artist user flow.png

The artist would create a portfolio when signing up, so that way business owners can have an idea of their line of work. Once they find a business that agrees to hire them, they'd create a contract within the site.


business user flow.png

The business owner has the option of posting a "gig" or can just browse through the different artists available. 


Mid-Fi Wireframes

Mid-Fidelity mobile and desktop wireframes were completed in the sense that we wanted to see if users would be able to go through the entirety of both artist and business user flows on both platforms.

mid fi wire.png
mid fi desk.png


Mid-Fi Usability Testing

Our Purpose & Goal: find out if our product is meeting user's needs

Scenarios & Tasks: have each user go through and complete tasks as both Jack the artist and Jill the business owner
View Here

Metrics: quantitative (success rate, time needed to complete tasks, number of errors) and qualitative (speak through their process)
View Here 

Common Issues: Mobile

Too many steps in messaging
Disliked progress bar in messaging

View here

Disliked built in contract in messaging

View here

Common Issues: Desktop

Confusion on how to get back to homepage
Confusion on what the random chat icon does

View here

usability results

Synthesizing Our Data

For each user during usability testing, I recorded:

  • whether or not they completed the task assigned

  • the time it took to complete each task

  • the number of errors taken for each task

The data shows us that:

  • 100% of users were able to complete every single task that was assigned

  • 50% of users made no errors at all

What does this tell us?

We have a very clear and simple user flow that was understood by most users.

Areas For Improvement

For the task "Sign up as a business", users spent about 6.8 seconds longer on the desktop than on the app, which was the only instance where users spent a longer amount of time on the desktop compared to the app.

Would be nice to have a progress bar on the sign up pages.
I'm confused on when you would actually post a gig.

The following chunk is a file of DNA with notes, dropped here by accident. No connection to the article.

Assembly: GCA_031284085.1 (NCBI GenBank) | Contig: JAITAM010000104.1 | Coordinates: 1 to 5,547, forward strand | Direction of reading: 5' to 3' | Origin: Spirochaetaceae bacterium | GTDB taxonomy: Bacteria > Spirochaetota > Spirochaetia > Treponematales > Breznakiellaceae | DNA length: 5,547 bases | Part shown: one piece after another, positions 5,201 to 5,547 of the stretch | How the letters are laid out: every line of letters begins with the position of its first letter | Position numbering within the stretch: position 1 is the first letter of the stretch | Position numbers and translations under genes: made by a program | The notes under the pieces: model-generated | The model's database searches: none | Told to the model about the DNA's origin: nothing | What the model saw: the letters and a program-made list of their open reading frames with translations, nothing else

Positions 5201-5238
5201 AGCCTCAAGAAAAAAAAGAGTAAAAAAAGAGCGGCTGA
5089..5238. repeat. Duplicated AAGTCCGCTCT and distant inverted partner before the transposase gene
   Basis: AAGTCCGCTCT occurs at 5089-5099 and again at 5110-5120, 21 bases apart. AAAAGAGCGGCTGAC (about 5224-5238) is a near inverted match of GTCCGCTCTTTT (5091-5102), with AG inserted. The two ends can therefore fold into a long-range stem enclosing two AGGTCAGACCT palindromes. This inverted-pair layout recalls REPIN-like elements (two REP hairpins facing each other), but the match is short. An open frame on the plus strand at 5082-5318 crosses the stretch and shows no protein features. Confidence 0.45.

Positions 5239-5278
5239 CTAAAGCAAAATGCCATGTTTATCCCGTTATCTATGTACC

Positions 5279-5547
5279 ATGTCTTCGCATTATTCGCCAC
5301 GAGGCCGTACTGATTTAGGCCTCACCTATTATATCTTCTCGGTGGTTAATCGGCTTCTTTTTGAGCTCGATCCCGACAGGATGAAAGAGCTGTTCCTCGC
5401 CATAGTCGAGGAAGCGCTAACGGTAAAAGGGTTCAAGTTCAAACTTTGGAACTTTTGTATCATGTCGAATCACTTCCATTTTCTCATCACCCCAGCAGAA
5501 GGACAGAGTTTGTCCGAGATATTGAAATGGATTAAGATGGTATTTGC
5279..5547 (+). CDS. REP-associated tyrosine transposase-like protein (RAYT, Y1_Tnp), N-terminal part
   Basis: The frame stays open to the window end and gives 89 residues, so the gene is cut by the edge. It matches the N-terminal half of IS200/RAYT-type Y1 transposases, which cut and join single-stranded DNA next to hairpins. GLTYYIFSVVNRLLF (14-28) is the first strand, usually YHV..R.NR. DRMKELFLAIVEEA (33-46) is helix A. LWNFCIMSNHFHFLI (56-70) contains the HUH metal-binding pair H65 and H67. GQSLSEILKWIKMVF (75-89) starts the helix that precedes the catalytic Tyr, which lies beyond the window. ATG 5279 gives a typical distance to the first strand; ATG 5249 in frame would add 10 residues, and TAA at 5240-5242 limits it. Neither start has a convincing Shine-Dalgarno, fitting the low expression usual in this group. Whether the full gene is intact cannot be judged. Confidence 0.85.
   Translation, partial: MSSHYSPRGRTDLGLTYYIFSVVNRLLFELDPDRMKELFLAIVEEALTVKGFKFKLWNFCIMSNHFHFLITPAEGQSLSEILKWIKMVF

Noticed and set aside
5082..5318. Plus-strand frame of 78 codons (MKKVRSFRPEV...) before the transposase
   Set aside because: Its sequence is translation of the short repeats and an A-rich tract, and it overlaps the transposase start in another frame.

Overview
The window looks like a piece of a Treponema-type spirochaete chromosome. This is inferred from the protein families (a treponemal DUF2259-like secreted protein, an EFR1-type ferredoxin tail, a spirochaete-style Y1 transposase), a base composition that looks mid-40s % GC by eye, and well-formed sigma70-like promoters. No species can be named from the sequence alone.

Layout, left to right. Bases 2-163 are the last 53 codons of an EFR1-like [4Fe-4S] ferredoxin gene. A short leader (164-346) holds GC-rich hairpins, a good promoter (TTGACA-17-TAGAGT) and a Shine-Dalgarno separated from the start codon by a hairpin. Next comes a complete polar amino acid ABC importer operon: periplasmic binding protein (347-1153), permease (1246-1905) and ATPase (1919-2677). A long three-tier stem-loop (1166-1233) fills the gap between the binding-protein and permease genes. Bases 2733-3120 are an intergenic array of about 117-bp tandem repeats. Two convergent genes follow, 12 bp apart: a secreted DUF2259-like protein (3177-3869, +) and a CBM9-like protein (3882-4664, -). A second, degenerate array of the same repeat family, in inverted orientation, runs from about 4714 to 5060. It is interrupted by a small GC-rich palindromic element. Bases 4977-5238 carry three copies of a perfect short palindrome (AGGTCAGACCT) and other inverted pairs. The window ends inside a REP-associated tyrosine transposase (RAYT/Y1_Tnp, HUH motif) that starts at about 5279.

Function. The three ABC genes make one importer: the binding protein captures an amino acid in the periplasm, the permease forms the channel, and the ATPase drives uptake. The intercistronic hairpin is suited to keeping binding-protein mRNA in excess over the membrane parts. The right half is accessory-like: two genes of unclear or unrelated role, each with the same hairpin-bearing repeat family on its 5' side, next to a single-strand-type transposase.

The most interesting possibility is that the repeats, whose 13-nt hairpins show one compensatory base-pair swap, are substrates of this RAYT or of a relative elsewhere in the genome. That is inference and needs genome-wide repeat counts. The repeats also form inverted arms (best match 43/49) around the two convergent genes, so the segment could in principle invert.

What does this tell us?

Users were confused by the layout and amount of content on the sign up page.

Turning Insights Into Something Actionable

Usability insights helped us make a foundational change in our Hi-Fidelity prototype. We had the contracts and negotiation function within the chat feature, but this tested poorly. In our Hi-Fi we added a contracts page in the main navigation bar, which tested well with users.

Final Thoughts

Lessons Learned

This project gave me an understanding of the difficulties behind extending an already existing experience into a new platform, or in our case, into 2 new platforms. They each have different areas of focus and techniques when designing, so this was an eye opening experience.


I got the opportunity to take over UX Research and discovered that I have a lot of fun seeing the results of my work put into action. Not only that, but learning human behavior and motivators behind it was intriguing. 


Working closely with my team throughout these couple weeks was a memorable experience, and they made this intimidating process much more enjoyable. I was able to learn from each of their expertise and am looking forward to applying this new found knowledge in my future projects!

Next Steps

Despite all we were able to accomplish, there’s more work to be done. We’d love to:

  • Allow cross-persona journeys where we can allow artists to also be a business owner

  • Prototype and do further testing with the desktop site

  • Build out Favorites, Notification, and Setting pages